11. An Outstanding yet Grim Discovery:

    Anyone who wasn't a Roman was considered a "barbarian" by the Romans. The meaning of the word "barbarian" today is very different from what it meant then. If their language and/or culture was different from Rome, then they are considered "barbarians" by the Romans. It doesn't mean that they were technologically inferior to Rome. The Romans also lost between 15,000 and 20,000 in the Battle of the Teutoburg Forest (which isn't very far east from that bog in Denmark) 2,009 years ago, where Varus lost three Roman legions to those German "barbarians."
  12. Fastest Growing Black Hole:

    The last half of the first paragraph of the introduction of the paper says it all: Direct collapse would appear to be the only way you can get a 20 billion solar mass super massive black hole in under a billion years, but they have yet to explain the mechanism behind the super-Eddington collapse rates.
  13. Weird cave

    It is not a spoof. The language being spoken in the video is Hmong, which would suggest the cave is located in southeast Asia. There are other examples of caves that have very different atmospheres than can be found on the surface. For example, the Movile Cave in Romania. That cave only has a concentration of oxygen between 7% and 10%, and carbon dioxide levels that are 100 times surface levels. The cave in Romania also has high concentrations of methane and hydrogen sulfide. Which may explain why you do not see anyone in your video actually entering the cave without protection.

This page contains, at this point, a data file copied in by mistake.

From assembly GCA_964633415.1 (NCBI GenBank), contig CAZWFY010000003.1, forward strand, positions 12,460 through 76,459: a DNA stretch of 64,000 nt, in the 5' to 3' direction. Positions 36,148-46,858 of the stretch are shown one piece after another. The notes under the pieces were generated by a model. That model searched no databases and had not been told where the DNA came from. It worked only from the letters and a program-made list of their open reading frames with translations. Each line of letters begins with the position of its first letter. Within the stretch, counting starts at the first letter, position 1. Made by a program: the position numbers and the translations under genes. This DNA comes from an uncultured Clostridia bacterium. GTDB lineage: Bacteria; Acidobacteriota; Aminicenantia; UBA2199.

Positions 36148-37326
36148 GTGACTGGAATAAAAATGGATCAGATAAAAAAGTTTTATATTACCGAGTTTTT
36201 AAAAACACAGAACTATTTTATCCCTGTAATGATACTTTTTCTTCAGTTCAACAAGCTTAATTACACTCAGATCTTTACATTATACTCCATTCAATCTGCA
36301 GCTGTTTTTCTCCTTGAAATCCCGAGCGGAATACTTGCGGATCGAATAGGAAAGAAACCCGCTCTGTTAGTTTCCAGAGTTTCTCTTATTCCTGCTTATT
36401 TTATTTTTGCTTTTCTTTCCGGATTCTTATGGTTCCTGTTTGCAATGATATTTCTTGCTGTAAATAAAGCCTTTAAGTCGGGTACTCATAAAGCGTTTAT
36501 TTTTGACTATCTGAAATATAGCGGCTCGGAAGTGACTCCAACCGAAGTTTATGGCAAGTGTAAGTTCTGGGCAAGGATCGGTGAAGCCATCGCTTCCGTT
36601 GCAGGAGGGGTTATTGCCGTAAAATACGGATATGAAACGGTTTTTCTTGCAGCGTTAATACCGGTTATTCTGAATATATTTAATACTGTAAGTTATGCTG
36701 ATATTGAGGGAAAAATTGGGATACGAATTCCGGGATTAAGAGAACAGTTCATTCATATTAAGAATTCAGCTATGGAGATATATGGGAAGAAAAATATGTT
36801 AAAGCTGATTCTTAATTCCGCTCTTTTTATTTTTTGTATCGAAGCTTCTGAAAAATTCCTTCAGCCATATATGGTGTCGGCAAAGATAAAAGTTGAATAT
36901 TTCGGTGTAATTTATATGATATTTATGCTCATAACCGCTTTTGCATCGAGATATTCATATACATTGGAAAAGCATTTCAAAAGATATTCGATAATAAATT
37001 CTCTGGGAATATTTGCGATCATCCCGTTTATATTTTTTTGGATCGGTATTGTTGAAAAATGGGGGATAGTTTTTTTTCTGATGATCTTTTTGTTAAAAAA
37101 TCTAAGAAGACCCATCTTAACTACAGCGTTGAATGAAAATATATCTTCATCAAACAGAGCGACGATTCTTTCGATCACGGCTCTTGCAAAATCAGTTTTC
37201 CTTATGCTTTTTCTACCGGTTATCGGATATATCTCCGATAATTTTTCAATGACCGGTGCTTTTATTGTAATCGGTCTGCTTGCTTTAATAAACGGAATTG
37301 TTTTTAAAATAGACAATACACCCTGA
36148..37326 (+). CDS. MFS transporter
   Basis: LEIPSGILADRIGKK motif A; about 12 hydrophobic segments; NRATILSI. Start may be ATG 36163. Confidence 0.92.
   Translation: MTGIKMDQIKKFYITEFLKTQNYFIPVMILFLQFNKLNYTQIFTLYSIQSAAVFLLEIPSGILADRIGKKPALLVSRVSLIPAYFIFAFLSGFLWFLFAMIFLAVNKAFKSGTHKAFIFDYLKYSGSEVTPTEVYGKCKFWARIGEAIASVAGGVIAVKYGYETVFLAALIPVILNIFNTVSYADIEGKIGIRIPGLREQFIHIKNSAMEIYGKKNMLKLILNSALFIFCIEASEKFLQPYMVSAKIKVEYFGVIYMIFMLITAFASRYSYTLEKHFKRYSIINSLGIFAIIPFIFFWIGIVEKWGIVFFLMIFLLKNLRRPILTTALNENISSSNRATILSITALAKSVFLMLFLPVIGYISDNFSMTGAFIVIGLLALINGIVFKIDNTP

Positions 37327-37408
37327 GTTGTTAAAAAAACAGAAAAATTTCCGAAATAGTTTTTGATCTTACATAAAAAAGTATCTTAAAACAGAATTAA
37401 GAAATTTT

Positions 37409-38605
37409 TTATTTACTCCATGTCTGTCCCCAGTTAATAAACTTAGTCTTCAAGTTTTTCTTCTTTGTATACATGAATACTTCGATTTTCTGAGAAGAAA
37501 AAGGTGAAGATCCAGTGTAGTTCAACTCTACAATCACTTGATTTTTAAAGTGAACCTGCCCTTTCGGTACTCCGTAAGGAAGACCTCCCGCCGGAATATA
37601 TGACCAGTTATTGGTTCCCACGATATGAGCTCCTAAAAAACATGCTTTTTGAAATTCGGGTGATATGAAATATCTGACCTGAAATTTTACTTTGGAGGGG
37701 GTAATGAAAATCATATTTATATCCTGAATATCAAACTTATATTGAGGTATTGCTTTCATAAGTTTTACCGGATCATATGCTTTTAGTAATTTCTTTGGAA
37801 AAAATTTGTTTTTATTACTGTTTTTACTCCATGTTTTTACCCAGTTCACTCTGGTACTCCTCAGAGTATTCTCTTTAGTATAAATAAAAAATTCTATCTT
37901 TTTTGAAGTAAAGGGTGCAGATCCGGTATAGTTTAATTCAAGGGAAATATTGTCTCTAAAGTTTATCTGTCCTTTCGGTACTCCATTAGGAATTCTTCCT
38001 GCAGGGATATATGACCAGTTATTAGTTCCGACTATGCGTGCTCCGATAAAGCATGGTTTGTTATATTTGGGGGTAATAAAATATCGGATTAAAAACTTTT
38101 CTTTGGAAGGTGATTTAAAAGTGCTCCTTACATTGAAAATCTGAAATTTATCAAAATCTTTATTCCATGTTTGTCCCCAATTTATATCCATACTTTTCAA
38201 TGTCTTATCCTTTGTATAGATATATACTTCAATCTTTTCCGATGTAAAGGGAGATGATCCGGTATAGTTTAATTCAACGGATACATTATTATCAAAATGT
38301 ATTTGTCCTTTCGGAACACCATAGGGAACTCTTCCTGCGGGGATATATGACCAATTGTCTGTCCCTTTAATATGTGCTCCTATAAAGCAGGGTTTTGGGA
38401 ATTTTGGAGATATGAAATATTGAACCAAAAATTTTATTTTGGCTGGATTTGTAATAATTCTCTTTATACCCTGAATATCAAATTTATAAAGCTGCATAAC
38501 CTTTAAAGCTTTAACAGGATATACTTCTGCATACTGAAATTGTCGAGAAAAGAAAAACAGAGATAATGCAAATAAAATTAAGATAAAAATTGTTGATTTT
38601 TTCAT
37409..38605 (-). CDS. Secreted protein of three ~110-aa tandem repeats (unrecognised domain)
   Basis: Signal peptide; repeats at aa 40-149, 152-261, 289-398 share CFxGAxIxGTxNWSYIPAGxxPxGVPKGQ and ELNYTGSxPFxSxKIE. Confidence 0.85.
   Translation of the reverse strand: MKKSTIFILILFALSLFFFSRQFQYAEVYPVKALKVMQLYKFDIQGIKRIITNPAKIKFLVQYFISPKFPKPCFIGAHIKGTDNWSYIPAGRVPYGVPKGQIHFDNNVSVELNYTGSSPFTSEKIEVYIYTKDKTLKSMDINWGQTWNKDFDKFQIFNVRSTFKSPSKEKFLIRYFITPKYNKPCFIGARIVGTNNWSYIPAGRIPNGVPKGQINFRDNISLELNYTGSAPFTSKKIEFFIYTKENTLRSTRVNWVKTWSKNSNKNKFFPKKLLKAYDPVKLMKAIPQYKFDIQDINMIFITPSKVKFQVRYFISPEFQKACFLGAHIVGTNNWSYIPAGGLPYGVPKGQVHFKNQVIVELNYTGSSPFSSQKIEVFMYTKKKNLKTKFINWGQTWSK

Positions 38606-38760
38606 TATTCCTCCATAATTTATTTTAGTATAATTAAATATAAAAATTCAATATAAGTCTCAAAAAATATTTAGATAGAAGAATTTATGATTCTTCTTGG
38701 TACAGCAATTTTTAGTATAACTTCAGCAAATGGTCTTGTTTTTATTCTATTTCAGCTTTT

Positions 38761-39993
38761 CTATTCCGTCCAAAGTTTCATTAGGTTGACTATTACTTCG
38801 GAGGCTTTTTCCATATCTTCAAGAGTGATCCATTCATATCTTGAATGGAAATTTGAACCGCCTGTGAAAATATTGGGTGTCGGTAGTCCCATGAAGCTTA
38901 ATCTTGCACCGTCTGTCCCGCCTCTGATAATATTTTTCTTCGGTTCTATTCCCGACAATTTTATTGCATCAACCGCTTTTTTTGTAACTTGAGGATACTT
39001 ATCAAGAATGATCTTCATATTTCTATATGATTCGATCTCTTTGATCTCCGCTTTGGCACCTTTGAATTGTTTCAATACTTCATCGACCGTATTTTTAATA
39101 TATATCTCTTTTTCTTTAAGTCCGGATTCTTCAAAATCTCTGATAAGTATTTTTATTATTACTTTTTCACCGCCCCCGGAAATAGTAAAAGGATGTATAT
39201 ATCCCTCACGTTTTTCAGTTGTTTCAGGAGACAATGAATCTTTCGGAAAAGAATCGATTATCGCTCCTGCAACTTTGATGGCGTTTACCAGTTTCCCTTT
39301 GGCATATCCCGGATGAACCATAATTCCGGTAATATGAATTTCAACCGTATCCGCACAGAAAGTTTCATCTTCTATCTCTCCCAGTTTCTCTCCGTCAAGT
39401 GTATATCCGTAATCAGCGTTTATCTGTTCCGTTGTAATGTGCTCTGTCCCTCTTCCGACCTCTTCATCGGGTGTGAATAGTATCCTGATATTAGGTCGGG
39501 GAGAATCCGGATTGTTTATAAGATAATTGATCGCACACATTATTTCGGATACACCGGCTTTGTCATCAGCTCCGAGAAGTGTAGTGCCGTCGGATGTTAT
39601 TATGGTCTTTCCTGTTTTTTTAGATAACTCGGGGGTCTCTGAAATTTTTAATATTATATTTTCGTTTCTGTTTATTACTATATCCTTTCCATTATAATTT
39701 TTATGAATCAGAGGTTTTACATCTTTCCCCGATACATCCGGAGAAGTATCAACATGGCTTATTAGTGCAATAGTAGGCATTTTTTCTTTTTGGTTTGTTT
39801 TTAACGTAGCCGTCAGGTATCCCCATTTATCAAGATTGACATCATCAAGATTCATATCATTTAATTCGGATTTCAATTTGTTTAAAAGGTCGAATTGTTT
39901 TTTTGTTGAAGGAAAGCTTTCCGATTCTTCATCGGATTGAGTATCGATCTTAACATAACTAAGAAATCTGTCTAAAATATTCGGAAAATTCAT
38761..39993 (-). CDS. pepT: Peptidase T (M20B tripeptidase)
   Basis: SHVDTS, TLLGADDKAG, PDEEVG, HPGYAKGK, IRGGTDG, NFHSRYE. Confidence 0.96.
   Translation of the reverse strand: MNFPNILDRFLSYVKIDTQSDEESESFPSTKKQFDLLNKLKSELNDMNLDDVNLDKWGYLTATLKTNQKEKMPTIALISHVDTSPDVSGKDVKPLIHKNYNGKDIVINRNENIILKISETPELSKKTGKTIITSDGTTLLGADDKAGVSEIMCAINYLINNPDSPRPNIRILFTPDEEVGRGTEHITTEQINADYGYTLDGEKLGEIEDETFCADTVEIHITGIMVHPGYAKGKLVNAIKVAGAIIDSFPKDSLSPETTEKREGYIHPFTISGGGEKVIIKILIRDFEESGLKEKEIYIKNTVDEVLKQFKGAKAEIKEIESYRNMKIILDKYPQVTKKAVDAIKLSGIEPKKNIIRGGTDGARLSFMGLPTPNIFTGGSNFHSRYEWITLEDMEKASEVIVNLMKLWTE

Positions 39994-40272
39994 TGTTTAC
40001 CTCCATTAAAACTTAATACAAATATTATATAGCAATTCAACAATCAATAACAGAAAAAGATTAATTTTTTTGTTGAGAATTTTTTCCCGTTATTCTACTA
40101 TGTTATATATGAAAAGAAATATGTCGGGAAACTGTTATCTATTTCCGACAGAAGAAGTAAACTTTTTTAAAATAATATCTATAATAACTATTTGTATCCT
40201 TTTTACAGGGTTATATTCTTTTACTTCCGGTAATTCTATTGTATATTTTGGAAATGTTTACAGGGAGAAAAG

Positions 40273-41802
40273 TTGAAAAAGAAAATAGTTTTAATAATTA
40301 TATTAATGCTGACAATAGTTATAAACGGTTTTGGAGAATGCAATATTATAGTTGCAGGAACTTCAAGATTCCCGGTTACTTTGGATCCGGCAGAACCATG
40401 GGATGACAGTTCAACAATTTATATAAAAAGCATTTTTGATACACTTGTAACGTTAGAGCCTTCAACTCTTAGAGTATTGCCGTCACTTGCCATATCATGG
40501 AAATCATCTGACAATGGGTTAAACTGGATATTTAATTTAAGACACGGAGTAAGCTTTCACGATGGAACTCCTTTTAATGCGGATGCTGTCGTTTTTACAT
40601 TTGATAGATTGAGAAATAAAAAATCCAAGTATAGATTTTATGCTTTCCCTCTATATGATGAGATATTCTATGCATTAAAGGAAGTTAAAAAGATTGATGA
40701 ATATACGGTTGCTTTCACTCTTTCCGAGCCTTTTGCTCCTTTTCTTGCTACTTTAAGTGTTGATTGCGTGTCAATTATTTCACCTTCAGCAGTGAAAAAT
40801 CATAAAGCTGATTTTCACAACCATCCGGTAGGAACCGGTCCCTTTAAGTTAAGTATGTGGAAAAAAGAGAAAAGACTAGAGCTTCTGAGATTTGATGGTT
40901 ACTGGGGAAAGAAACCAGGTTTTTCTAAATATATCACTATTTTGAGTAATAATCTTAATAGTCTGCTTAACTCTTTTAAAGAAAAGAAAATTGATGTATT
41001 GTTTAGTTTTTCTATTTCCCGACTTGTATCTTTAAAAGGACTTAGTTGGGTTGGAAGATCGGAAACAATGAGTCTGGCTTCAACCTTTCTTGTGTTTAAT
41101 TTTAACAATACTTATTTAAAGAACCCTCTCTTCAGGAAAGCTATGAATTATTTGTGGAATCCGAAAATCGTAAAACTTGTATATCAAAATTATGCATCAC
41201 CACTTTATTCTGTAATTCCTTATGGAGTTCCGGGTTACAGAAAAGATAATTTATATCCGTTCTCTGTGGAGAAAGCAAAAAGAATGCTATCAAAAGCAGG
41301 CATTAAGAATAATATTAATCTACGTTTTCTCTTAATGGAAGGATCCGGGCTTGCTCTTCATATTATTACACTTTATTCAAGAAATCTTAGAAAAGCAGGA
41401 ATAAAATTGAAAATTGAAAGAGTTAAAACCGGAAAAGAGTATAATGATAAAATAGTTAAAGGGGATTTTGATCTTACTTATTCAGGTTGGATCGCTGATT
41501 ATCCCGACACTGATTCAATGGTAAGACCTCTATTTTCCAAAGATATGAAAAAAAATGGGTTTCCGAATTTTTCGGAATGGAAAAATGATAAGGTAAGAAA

14. Whenever discussing stars we also need to take into consideration all the other "stuff" that formed in addition to the star. I have no doubt that the first Population III stars would have had planets, asteroids, comets, and everything else we find in solar systems. However, it has been suggested that these first stars would have been massive, anywhere from 100 to 1,000 solar masses. If that is true then these first stars would have had very short lives indeed. Perhaps just a few million years. While that may be sufficient time to produce the first 26 elements on the Periodic Table, it is far too short a time for life to develop. At best life would just be getting started, only to be wiped out by the resulting hypernova when the Pop III star dies. I think life has its best shot beginning with Pop II stars. The metal-poor stars in the halo of our Milky Way, for example, have been dated to 12+ billion years. Since we only have one example to go by, it is rather difficult to say with any certainty how long it takes to evolve beyond primordial life. I would imagine that it very much depends on the conditions. On Earth it took just over 700 million years before life first appeared, and then another 3.3+ billion years before we get to the Cambrian. That is a long time for a planet to remain relatively stable. Too long for any star with greater than just a couple of solar masses. Given that Pop. III stars would have been short lived, the Pop. II stars would have formed shortly after the Pop. III stars. Certainly within the first billion years after the Big Bang. Therefore, I would not rule out the possibility of life being 12.8+ billion years old. Source: The Formation of First Stars. I. The Primordial Star-forming Cloud - The Astrophysical Journal, Volume 564, Number 1, 2002 (free preprint)